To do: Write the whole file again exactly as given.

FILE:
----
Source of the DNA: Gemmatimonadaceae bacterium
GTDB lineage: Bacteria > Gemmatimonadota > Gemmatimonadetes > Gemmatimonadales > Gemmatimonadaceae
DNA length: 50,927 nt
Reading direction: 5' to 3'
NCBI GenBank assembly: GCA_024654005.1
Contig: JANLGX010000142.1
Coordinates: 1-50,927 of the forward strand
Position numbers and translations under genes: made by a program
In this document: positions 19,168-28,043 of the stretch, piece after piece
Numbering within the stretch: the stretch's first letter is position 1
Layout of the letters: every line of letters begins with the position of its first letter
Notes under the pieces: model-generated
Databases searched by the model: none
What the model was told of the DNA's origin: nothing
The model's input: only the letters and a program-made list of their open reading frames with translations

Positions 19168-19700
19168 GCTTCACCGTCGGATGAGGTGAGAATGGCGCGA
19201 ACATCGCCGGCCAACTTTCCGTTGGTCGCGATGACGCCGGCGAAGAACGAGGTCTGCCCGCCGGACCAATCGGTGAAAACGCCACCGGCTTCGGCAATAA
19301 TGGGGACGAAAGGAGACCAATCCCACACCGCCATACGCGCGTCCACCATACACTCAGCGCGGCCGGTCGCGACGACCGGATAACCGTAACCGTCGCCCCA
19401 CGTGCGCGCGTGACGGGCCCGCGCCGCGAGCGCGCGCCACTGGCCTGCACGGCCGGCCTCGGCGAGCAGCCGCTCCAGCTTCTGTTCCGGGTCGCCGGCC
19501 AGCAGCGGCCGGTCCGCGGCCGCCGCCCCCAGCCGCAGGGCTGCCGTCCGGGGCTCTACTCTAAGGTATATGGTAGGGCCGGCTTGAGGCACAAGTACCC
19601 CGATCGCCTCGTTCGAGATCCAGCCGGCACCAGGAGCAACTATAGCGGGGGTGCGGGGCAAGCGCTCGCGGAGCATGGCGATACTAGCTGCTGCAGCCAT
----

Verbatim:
Source of the DNA: Gemmatimonadaceae bacterium
GTDB lineage: Bacteria > Gemmatimonadota > Gemmatimonadetes > Gemmatimonadales > Gemmatimonadaceae
DNA length: 50,927 nt
Reading direction: 5' to 3'
NCBI GenBank assembly: GCA_024654005.1
Contig: JANLGX010000142.1
Coordinates: 1-50,927 of the forward strand
Position numbers and translations under genes: made by a program
In this document: positions 19,168-28,043 of the stretch, piece after piece
Numbering within the stretch: the stretch's first letter is position 1
Layout of the letters: every line of letters begins with the position of its first letter
Notes under the pieces: model-generated
Databases searched by the model: none
What the model was told of the DNA's origin: nothing
The model's input: only the letters and a program-made list of their open reading frames with translations

Positions 19168-19700
19168 GCTTCACCGTCGGATGAGGTGAGAATGGCGCGA
19201 ACATCGCCGGCCAACTTTCCGTTGGTCGCGATGACGCCGGCGAAGAACGAGGTCTGCCCGCCGGACCAATCGGTGAAAACGCCACCGGCTTCGGCAATAA
19301 TGGGGACGAAAGGAGACCAATCCCACACCGCCATACGCGCGTCCACCATACACTCAGCGCGGCCGGTCGCGACGACCGGATAACCGTAACCGTCGCCCCA
19401 CGTGCGCGCGTGACGGGCCCGCGCCGCGAGCGCGCGCCACTGGCCTGCACGGCCGGCCTCGGCGAGCAGCCGCTCCAGCTTCTGTTCCGGGTCGCCGGCC
19501 AGCAGCGGCCGGTCCGCGGCCGCCGCCCCCAGCCGCAGGGCTGCCGTCCGGGGCTCTACTCTAAGGTATATGGTAGGGCCGGCTTGAGGCACAAGTACCC
19601 CGATCGCCTCGTTCGAGATCCAGCCGGCACCAGGAGCAACTATAGCGGGGGTGCGGGGCAAGCGCTCGCGGAGCATGGCGATACTAGCTGCTGCAGCCAT